“There’s something wrong with this picture when so many more people with disabilities leave the government than those without,” Hadden said. “Our government needs to be the best workplace it can be for everyone.”
The number of formal EEO complaints in the federal sector that alleged discrimination based on physical disability and mental disability increased by about 22% and 72%, respectively, from fiscal 2014 to 2018. This “may be due to increased discrimination against persons with disabilities or increased comfort with filing an EEO complaint among persons with disabilities,” said a press release from the EEOC.
The expansion of telework due to the COVID-19 pandemic provided an automatic reasonable accommodation for individuals with disabilities, but with the reentry process some individuals might now have to request that accommodation, which “may result in increased discrimination complaints if they are not granted telework,” Brummond said, based on her speculation.
When asked why the data was not more current than fiscal 2018, Brummond said these reports often take time, “however we believe that the conclusions to this report still hold” in comparison to some data from more recent years.
Recommendations Going Forward
Based on the findings, the EEOC made six recommendations to federal agencies to improve their insight into their employees with disabilities and targeted disabilities as well as improve their hiring and retention practices and meeting of accommodation requests.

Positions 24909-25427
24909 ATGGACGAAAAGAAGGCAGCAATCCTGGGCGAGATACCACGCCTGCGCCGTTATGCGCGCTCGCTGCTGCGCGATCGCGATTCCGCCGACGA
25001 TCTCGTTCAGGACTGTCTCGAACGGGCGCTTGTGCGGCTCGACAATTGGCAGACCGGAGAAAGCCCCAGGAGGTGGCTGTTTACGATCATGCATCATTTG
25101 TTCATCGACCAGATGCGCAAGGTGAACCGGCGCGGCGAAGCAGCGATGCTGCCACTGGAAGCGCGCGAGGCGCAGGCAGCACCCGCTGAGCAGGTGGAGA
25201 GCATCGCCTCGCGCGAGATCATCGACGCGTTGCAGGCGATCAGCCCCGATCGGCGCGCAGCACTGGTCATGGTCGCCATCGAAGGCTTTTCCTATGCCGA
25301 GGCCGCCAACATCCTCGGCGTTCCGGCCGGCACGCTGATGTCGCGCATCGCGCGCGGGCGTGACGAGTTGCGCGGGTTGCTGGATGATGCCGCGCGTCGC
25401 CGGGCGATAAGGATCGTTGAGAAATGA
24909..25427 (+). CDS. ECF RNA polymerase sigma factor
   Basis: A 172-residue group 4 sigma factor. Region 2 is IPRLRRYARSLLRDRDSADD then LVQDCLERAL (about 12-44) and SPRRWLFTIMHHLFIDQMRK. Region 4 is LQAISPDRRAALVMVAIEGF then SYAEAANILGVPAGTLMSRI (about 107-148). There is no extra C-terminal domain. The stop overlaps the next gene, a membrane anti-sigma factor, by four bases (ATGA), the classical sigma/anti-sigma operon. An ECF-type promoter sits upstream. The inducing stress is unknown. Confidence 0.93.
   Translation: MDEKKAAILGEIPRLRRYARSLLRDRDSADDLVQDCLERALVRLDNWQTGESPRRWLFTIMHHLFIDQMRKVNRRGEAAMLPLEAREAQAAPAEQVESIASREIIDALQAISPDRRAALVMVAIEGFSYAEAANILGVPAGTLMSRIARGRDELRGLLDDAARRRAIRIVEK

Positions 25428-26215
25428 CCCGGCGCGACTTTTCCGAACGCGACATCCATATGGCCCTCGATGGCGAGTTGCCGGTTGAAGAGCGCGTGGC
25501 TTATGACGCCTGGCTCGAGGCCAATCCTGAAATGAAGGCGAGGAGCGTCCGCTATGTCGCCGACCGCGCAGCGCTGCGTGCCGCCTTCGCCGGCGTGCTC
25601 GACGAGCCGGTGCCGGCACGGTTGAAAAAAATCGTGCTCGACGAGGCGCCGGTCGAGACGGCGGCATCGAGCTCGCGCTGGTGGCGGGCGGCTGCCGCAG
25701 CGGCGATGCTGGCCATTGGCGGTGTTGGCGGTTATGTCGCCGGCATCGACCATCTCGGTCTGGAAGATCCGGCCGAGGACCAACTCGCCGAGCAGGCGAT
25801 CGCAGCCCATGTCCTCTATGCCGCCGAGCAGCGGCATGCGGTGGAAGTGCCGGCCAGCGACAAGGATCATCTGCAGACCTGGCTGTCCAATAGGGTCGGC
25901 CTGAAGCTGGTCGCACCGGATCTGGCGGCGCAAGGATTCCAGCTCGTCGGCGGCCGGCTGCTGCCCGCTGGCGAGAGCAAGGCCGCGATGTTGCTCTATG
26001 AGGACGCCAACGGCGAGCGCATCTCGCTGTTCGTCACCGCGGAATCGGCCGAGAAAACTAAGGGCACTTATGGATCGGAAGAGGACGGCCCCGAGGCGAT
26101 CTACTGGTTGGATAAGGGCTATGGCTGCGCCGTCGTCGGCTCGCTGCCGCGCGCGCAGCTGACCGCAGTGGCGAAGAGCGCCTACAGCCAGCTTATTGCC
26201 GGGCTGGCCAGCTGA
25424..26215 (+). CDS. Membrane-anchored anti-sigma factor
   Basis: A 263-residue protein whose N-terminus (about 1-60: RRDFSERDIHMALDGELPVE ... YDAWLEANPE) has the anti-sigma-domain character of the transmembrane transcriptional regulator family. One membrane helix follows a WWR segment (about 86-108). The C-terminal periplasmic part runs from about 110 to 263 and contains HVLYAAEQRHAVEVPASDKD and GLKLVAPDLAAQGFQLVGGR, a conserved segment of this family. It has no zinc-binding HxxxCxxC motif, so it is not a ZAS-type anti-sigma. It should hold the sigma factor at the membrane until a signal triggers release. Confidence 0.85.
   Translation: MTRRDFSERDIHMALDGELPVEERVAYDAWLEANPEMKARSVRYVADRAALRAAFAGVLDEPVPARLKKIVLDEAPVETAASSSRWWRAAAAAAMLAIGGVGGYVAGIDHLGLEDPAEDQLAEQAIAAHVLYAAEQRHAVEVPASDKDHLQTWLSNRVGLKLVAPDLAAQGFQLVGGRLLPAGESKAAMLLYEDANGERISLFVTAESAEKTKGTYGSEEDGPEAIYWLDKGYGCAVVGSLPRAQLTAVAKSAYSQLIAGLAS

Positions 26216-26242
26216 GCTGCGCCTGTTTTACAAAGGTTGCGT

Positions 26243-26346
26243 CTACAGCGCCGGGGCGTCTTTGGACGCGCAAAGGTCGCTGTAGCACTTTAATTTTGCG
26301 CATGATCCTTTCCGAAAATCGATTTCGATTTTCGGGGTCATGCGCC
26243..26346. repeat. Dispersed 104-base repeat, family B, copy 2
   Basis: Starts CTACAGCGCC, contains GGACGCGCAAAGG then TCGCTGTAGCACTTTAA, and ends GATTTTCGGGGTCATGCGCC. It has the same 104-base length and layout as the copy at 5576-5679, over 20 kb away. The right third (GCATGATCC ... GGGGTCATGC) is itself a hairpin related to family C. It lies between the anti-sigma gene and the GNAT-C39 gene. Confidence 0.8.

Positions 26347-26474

In 2010, President Obama set a goal to hire 100,000 disabled individuals across the federal government, which was similar to an unfulfilled pledge from President Clinton. OPM announced in October 2016 that the Obama administration exceeded that goal by hiring almost 110,000 disabled employees between fiscal years 2011 and 2015. The percentage of employees with disabilities in OPM’s report differs from EEOC’s numbers because EEOC’s report included the U.S. Postal Service, Tennessee Valley Authority and a few other agencies, Brummond explained to Government Executive.
Under the Trump administration, dozens of Democratic lawmakers raised concerns in June 2019 about the federal government falling short of its goals to hire more employees with targeted disabilities and accused Trump administration officials of firing disabled workers at a disproportionately higher rate than those without disabilities.
Then in June 2021, President Biden issued an executive order on increasing diversity, equity, inclusion and accessibility in the federal workforce, which aligns with other, related initiatives by his administration.
Brummond said this was the first time she saw the “A” for “accessibility” in “DEIA” and thinks it “will improve the workplace for persons with disabilities broadly.”
Additionally, OPM’s strategic plan for fiscal 2022-2023 says it seeks to increase the number of employees with disabilities/targeted disabilities by 5% by Sept. 30, 2023 as well as look at the possible barriers for employees with disabilities to advance in the federal workforce (including reaching the Senior Executive Service) and develop plans to get rid of those hurdles.